The Fed shocked markets yesterday, sending Treasury yields spiking. Interestingly, the surprise was not about the Fed’s decision to unwind its balance sheet, but rather the path of interest rates. Against all expectations, the Fed said it planned to hike in December. The comments came after months of anxiety over weak US inflation. The implication of the statements is that the Fed appears to have abandoned its long-held approach of being “data dependent”.
FINSUM: Yellen has always maintained the Fed would respond to economic data for its decision-making, but in this last meeting they seem to have completely abandoned that approach. That should lower investors’ confidence in predicting Fed moves.
The Fed will hold a potentially monumental briefing today. Fed chief Yellen may announce that the central bank intends to reduce its balance after undertaking several years of bond purchases. A decision on interest rates is also on the line. According to investment bank Jefferies, which issues bold forecasts for what the Fed will do, it is likely the Fed will keep interest rates unchanged, but announce that it will stop reinvesting interest income in new assets. This will work as a de facto shrinking of the central bank’s balance sheet.
FINSUM: We do not have any particularly sharp insight into what the Fed will do (and we don’t think anyone really does), but we do believe that a shrinking of the balance won’t cause the bond market losses that many fear.
Everyone on Wall Street is worried that if the ECB ends QE and the Fed begins reducing its balance that government bond yields will spike and the bond market will see big losses. However, there is another argument out there that would prove those fears completely wrong. That is the idea that QE was really only ever a signaling mechanism, a promise that inflation and the economy would move higher, which sparked a boom in shares. If that promise is removed, especially now when the market is worried about the state of the economy, it may do the exact opposite of expectations and send yields tumbling as people will flee to safer havens.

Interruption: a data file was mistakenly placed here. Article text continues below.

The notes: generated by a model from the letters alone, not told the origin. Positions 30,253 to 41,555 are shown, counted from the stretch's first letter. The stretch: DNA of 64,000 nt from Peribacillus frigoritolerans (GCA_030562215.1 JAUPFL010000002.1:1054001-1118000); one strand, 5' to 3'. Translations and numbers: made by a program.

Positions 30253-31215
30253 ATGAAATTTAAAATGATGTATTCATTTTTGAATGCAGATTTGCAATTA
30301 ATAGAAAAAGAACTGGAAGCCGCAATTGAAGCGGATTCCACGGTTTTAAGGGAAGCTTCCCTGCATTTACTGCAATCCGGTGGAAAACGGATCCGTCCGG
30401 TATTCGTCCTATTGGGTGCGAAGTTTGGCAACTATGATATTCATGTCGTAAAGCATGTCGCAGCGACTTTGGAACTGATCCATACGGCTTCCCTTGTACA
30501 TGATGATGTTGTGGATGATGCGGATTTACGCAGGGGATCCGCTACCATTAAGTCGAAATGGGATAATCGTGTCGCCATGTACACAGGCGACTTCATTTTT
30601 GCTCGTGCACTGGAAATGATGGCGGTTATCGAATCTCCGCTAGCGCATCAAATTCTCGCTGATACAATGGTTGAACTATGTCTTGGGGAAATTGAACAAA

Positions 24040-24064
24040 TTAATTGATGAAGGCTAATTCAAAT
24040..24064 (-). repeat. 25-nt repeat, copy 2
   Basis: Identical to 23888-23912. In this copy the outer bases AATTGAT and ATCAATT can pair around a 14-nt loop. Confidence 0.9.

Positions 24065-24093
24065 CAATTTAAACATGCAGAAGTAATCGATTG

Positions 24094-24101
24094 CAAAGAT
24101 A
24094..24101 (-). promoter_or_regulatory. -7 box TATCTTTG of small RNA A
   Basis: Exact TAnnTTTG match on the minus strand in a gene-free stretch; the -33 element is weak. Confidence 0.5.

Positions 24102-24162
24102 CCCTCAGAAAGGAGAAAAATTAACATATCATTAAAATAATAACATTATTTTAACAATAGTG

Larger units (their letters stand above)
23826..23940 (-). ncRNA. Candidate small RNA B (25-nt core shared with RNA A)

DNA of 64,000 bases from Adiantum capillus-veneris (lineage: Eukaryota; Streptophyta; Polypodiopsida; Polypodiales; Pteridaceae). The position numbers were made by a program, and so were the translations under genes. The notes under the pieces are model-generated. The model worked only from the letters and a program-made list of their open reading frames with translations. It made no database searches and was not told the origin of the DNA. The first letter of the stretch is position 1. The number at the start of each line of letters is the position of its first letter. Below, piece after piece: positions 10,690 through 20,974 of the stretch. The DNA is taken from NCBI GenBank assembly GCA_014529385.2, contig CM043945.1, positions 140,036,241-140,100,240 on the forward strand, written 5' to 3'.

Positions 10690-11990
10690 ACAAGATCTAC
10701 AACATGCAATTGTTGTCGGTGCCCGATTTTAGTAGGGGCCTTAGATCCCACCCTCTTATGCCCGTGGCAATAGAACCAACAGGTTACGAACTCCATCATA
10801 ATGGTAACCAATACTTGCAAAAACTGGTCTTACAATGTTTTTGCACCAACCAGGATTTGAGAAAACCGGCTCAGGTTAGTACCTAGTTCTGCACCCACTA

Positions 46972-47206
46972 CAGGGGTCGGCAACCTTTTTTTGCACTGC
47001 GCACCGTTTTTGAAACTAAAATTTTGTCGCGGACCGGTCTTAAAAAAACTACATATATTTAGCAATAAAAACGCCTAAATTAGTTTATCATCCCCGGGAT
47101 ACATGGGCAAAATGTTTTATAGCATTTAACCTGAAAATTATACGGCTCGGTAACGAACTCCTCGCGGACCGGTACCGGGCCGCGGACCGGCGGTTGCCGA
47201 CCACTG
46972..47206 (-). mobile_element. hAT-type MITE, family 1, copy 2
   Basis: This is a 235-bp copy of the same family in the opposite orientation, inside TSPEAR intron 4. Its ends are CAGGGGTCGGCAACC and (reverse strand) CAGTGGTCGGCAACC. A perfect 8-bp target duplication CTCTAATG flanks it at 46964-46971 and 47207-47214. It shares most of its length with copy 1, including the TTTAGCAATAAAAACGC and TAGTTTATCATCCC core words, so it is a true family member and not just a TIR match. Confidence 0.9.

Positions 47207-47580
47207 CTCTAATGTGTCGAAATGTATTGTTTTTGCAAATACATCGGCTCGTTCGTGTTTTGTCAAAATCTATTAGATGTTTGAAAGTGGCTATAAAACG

FINSUM: There are two things to weigh here—the increase in supply from the Fed selling assets, and the signaling impact of losing the Fed’s promise. We think Treasuries may see gains when the Fed starts reducing its balance sheet.
It used to be that companies issued bonds and asset managers bought them. The situation has changed, making companies the new top dog in the market. Because of their huge un-patriated cash piles, companies are buying up each other’s debt in huge volumes. American multi-nationals now own over $400 bn of US corporate bonds, amounting to near 5% of the total market. The buying is part of a move away from the money market accounts corporates used to rely on. In total, US corporates have over $2 tn in cash and securities.
FINSUM: This is an interesting level of interconnectedness that few talk about. It makes one wonders about vulnerabilities in the event of a crisis.
Anyone looking for signs of what is to come in markets need to look no further than Treasuries yesterday. On the back of fears over North Korea, a dovish Fed, and the monstrous hurricane bearing down on Florida, the yield on ten-year Treasuries dropped a whopping 10 bp yesterday. Gold also jumped on the same fears. The Fed made new dovish comments about inflation, which bolstered worries about the slowing pace of interest rate hikes. Financial shares dropped 2.2% yesterday.
FINSUM: The North Korea situation is really looming over markets right now, as are concerns over the implications of Fed dovishness. However, earnings and the economy still look strong, which should protect against big losses.
The high yield bond market still has some good opportunities, but because valuations are so stretched, the key to success may be defensive positioning. Spreads are very low (400 bp over Treasuries), but not at historic lows (e.g. less than 300bp in 2007). On the positive side, credit quality has improved, but this has brought coupons down and raised interest rate risk accordingly. Some bonds to look at are Netflix, Carlson Wagonlit Travel, and McClaren Automotive.
FINSUM: There are a lot of risks out there for the high yield market. One of the more comforting aspects is that average duration of high yield bonds is only 4 years, so a slow rate rise would not wound the market too much.